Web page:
April 7, 2014
Hernando County Planning Office
Subject: CEMEX CPAM 1102; Application for Comprehensive Land Use Plan Amendment
To Whom It May Concern,
I am a resident of Citrus County and neighbor of a limestone mine. Despite my dislocation from the project and/or land use amendment under consideration I have long term experience with mining by virtue of the location of my home.
Slightly more than 3,000 feet to my south is a limestone quarry operated by Cemex. It is known as the Cemex Inglis Quarry by roadside signage and many other names by neighbors weary of the several decades of contentions that have arisen due to the mine’s proximity to residential properties. In times past, and under different management, activities were sufficiently obnoxious that several legal battles were waged by residents, this despite the 3000’ setback from residential properties required by county code. Ultimately the operator’s blasting permit was revoked.
During the Cemex era at this site homeowners were visited by routine seismic shocks one or two times per week up to the onset of the recession in late 2007. The standards applied by the State Fire Marshal’s office were developed by the U.S. Bureau of Mines, a now defunct bureaucracy that lives on through standards which do little to mitigate nuisance factors. During the course of each day residents were greeted with heavy equipment noises before dawn. This included loud vehicle exhaust, tailgate slamming and aural backup alarms.
During discussions with FDEP Bureau of Mine Reclamation regarding an application to expand the mine in 2005, it was brought to their attention this mine was located on an island, a fact that had not previously been examined by the Department or the Southwest Florida Water Management District. In fact, the FDEP did not believe at first that this was the case. The point of the dialog went to water supply for local residents who were totally dependent upon private wells in a location with a very thin surficial aquifer that had been cut off from the mainland due to the creation of the Cross Florida Barge Canal. The mine was located on the island’s highest potentiometric elevation. The application for expansion was ultimately withdrawn. Subsequent review for water use permit renewal resulted in a reduction of allocation for the mine in the range of 90%. Future expansion of the mine was prohibited to the north and east of the current mine pit as a condition of permit renewal.
My point here is that despite the best intentions of regulators and local jurisdictional authority, humans are involved and errors occur from time to time. The review process at hand is likely to lead to another error should the Board vote to approve the application without being fully informed.
Presumably the information above will be taken as anecdotal input. With that said, what cannot be ignored is the fact that mining is an activity of heavy industrial nature. It is obnoxious and incompatible with adjacent residential development for many reasons. Because of its nature it depreciates the value of adjacent residential properties and that has an adverse impact on property tax revenues. The degree to which this will occur in this instance is unknown. It must therefore be concluded the county will be making an uninformed decision on the final disposition of the matter.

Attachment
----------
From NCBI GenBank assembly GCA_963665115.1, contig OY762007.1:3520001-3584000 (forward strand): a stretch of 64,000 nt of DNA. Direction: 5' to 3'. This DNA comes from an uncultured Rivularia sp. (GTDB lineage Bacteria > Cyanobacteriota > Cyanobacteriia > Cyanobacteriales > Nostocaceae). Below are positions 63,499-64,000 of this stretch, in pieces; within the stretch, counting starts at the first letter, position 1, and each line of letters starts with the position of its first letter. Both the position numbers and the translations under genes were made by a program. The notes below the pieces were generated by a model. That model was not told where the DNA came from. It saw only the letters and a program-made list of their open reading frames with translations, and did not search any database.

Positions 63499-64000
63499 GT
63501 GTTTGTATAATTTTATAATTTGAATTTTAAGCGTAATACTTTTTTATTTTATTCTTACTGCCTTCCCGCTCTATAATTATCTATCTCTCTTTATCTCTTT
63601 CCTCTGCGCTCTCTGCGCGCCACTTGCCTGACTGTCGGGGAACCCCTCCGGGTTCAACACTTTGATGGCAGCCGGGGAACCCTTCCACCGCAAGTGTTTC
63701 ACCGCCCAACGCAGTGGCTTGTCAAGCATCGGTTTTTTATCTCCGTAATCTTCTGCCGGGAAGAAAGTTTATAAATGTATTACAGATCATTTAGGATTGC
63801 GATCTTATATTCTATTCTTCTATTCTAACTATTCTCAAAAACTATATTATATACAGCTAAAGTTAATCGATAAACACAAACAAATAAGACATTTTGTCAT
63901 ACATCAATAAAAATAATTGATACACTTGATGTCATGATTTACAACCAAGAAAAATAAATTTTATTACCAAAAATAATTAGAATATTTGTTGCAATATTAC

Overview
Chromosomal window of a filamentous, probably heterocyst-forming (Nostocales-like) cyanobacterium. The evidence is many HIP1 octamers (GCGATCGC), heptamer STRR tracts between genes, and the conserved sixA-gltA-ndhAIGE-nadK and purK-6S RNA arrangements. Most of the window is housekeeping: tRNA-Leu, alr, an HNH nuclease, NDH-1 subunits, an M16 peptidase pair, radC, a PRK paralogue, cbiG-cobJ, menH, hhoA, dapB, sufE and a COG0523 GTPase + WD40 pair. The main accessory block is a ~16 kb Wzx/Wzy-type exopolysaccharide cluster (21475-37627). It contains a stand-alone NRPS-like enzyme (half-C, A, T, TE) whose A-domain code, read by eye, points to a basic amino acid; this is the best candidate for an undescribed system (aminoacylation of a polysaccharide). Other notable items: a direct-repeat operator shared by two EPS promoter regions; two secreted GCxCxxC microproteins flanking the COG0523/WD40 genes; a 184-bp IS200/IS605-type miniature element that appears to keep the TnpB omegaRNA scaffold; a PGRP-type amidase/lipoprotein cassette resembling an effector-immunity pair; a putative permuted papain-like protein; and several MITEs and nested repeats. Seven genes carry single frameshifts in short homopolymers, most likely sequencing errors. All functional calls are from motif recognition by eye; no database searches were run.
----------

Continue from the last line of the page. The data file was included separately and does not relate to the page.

It is the nature of the mining industry in Florida to take a local resource for regional distribution. Framed another way, it is an activity that may benefit the region, but the resultant burden falls on the local community. It is a win/lose circumstance. The County Commission will choose the winners and losers in this matter, be they constituents or the applicant. The Board is under no obligation whatsoever to approve the application.
Should the Board elect to approve the application, it should consider the near and long term consequences of such action. It will have burdened nearby residents who live in close proximity to obnoxious activities that will disrupt their desire and reasonable expectation to live a peaceful existence. This circumstance will most certainly diminish the collective value of their residential and business properties and thus constrain the county’s tax revenue. In response, the county commission may be deem it appropriate to raise millage rates to compensate for this loss. Should this occur it is reasonable to conclude the Board is quietly subsidizing the applicant’s activities at the expense of its constituents.
Should the Commission elect to not increase millage rates to compensate for this revenue loss, its ability and primary responsibility to act in behalf of county residents to maintain the Health, Safety and Welfare will be degraded.
It may be argued that loss of revenue from adjacent properties will be offset by revenues from the mine. Probably not, but the argument can and likely will be made. The question posed at this point is what will the residual tax valuation of the mine property be when the mine is exhausted in 20 or so years. If assistance is needed to answer this question, look to other jurisdictions that have traveled this same path.
The Board is strongly urged to deny this application due to insufficient information upon which to make an informed decision. The Board may, if it pleases, retain professional assistance in the form of a comprehensive economic evaluation. It cannot otherwise make an informed decision with the information at hand.
Dan Hilliard 16551 W. River Rd. Inglis, FL 34449